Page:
Tolstoy on Blogging
From the mailbag, Bob B. sends me under the above title two quotations from Tolstoy's essay on Amiel's Journal. It seems to me a book I used to see around a lot that I don't see any more.
The Tolstoy essay is not online; it's in a collection of his essays on art, What Is Art? And Essays on Art, translated by Aylmer Maude. It's one of the old hardbound pocketsized indestructible OUP World's Classics that I am so fond of (thank you Bob), so if you see it get it because the title essay is both provoking and important.
Here are the quotes:
"For a writer is precious and necessary to us only to the extent to which he reveals to us the inner labour of his soul--supposing, of course, that his work is new and has not been done before. Whatever he may write--a play, a learned work, a story, a philosophic treastise, lyric verse, a criticism, a satire--what is precious to us in an author's work is only that inner labour of his soul, and not the architectural structure in which usually, and I think perhaps always, distorting it, he packs his thoughts and feelings.
All that Amiel poured into a ready mould: his lectures, treatises, poems, are dead; but his Journal, where without thinking of the form he only talked to himself, is full of life, wisdom, instruction, consolation, and will ever remain one of those best of all books which have been left to us accidentally by such men as Marcus Aurelius, Pascal, and Epictetus."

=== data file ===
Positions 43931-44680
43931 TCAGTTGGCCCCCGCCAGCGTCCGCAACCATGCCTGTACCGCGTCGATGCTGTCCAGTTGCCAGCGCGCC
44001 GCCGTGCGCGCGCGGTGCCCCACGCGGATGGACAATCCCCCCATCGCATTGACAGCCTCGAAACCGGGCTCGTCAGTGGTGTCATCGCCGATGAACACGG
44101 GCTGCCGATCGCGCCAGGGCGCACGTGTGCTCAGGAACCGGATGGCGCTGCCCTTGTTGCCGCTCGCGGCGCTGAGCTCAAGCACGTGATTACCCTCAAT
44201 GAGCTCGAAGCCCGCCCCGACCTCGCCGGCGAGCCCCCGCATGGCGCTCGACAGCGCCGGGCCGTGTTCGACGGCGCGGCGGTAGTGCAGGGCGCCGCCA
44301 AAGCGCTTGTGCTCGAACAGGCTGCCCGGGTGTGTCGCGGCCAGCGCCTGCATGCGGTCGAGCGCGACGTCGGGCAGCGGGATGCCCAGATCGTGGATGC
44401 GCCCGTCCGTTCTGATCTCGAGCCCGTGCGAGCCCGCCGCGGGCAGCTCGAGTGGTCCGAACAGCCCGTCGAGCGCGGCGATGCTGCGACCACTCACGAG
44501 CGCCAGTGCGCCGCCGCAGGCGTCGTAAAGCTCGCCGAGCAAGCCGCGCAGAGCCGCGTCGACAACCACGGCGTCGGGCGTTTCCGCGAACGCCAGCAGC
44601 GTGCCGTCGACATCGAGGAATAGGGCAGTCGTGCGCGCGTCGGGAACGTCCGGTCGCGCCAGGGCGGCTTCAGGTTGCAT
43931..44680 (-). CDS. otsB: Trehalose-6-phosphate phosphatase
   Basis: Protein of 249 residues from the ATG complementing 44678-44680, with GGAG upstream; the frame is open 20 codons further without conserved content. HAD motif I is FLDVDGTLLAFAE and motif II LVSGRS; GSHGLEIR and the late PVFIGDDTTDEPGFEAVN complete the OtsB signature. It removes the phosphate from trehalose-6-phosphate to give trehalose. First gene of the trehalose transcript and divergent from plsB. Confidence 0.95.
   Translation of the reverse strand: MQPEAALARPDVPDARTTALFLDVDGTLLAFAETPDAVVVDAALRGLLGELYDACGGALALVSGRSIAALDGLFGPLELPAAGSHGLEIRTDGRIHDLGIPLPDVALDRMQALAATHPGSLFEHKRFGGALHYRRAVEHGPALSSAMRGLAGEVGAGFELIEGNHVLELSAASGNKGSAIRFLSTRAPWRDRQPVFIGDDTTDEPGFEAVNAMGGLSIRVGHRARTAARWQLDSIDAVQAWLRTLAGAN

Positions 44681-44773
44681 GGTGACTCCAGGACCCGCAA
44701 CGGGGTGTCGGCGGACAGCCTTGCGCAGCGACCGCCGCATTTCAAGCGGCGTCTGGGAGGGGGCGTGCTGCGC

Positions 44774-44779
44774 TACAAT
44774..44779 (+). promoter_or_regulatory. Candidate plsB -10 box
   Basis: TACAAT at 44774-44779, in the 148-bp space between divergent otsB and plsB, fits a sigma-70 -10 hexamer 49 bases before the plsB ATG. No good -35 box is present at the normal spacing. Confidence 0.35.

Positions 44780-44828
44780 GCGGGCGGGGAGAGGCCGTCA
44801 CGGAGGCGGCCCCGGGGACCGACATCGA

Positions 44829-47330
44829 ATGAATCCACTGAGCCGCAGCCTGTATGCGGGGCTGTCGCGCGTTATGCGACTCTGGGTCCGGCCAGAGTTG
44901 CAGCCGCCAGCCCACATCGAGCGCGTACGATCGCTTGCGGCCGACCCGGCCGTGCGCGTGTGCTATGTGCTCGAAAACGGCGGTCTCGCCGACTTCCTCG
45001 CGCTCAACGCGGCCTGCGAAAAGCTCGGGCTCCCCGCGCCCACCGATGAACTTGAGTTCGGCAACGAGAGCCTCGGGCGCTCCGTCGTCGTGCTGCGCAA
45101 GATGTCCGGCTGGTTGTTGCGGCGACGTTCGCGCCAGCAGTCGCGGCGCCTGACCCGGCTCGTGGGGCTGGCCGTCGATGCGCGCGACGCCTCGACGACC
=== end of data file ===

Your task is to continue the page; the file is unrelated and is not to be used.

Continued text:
Amiel's whole life, as presented to us in this Journal, is full of this suffering and whole-hearted search for God. And the contemplation of this search is the more instructive because it never ceases to be a search, never becomes settled, and never passes into a consciousness of
having attained the truth, or into a teaching. Amiel is not saying either to himself or to others, 'I now know the truth--hear me!' On the contrary it seems to him, as is natural to one who is sincerely seeking truth, that the more he knows the more he needs to know, and he unceasingly does all he can to learn more and more of the truth, and is therefore constantly aware of his ignorance. ... He is talking to himself, not thinking that he is overheard, neither attempting to appear convinced of what he is not convinced of, nor hiding his sufferings and his search."It is as if one were present without a man's knowledge at the most secret, profound, impassioned, inner working of his soul, usually hidden from an outsider's view.